To listen to the recording, click here.  There is a 30 second delay before the webinar recording starts.  Download the handouts and evaluation form in the links below. 

General information about ADHD for parents and caregivers. See Managing Chronic Health Needs in Child Care and Schools, 2nd Edition available from the bookstore of the American Academy of Pediatrics at or search for more information. In PA, please send your health and safety request with your name and phone number to This email address is being protected from spambots. You need JavaScript enabled to view it..

Is there a child in the early education program who is more active than the other children? Is this a child who doesn't seem to pay attention or follow directions? Such children are very hard to handle!

Teachers/caregivers, the child's family and the child will benefit from seeking guidance about how to care for a child with this behavior. Teachers should talk with a supervisor about a good way to share their concerns with the child's family. The family may have similar concerns and not know where to turn for help.

Behavioral problems, inattention, hyperactivity, or impulsivity are symptoms of attention-deficit/hyperactivity disorder (ADHD). The American Academy of Pediatrics publishes clinical practice guidelines. One of these specifies how to assess, diagnose and treat children as young as 4 years of age who have ADHD symptoms. The guideline says that the child's health care provider should do an assessment that includes a complete health history, vision, hearing and developmental-behavioral screening and a physical exam. The assessment may reveal one or more problems that require further evaluation.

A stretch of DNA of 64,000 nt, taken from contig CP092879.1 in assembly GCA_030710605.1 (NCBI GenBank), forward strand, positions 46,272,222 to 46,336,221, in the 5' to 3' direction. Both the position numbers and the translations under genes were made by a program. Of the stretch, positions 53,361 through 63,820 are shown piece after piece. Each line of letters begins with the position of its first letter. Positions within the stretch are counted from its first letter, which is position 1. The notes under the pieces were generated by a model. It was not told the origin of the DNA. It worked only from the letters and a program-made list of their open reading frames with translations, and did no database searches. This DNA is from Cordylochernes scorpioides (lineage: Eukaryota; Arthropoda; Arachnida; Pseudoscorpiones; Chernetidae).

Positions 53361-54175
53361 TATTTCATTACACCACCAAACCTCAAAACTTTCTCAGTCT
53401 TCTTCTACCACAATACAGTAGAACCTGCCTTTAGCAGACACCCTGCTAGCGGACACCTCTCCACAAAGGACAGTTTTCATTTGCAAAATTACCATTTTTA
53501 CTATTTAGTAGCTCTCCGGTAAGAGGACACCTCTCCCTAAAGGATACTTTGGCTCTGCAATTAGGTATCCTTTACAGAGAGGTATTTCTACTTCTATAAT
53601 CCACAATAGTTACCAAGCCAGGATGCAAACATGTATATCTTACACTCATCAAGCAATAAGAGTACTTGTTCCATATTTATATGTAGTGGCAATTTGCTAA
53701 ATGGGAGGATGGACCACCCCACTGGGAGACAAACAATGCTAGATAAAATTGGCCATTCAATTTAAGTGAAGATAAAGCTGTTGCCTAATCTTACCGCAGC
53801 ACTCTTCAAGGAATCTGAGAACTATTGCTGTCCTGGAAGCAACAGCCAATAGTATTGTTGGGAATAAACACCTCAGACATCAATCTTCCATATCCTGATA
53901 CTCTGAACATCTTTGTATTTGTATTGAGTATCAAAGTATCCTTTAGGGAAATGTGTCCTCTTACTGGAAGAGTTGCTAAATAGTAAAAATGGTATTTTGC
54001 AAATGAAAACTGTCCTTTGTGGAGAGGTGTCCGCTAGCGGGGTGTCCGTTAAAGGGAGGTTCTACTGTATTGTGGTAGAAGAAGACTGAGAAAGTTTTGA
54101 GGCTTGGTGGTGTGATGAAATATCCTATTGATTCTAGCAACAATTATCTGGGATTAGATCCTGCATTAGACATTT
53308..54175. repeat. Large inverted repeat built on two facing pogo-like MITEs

With parent consent, the early education staff should offer to share with the child's health care provider any information the program has collected about the child. Include any developmental-behavioral screening or observations. You can use the Behavioral Data Collection Sheet, a form in the Tools tab of the ECELS website. This sharing of information can be a valuable contribution to the health professional's assessment.

The initial treatment for preschool-aged children with ADHD is evidence-based family and/or teacher-administered behavior therapy. Plan with the child's therapist and family how the program staff should handle the child's behavior. Consistent approaches at home and in the education program usually work well. The best way to do this is to have a written Care Plan.

Pediatric health professionals will be aware of local options for behavior therapy for young children. A good starting point for families and teachers/caregivers to learn about "challenging behaviors" is to go to the PA Promise for Children website, Click on the "Help Your Child Grow" heading on the home page. Then select "Dealing with Challenging Behavior". Caring for a child's challenging behavior is difficult. However, the child will benefit when program staff, the child's family and the child's health care provider make and carry out a plan together.

Contributed by Beth DelConte, MD, FAAP - ECELS Pediatric Advisor

Reference: Center for Disease and Prevention (CDC)/Attention Deficit Hyperactivity Disorder (ADHD)

Autism spectrum disorder (ASD) is a developmental disability. ASD causes social, communication and behavioral difficulties. Children with ASD can be diagnosed and start to receive services as early as 2 years of age. Children with ASD can receive free services that help minimize their disability. These services can be provided at home, in a child care center, nursery school, play group, Head Start program, early childhood special education classroom or other settings.  

Early education and child care providers can help identify children who might have ASD. Observations of a child's behavior and development are essential. Early diagnosis and intervention can make a big difference. With therapy, many children with ASD can significantly reduce their disability. Learn about the signs and common symptoms of ASD on the CDC website at

Tips for parents and caregivers addressing the causes and solutions for common behavior concerns in young children. Reviewed and reaffirmed 4/2018.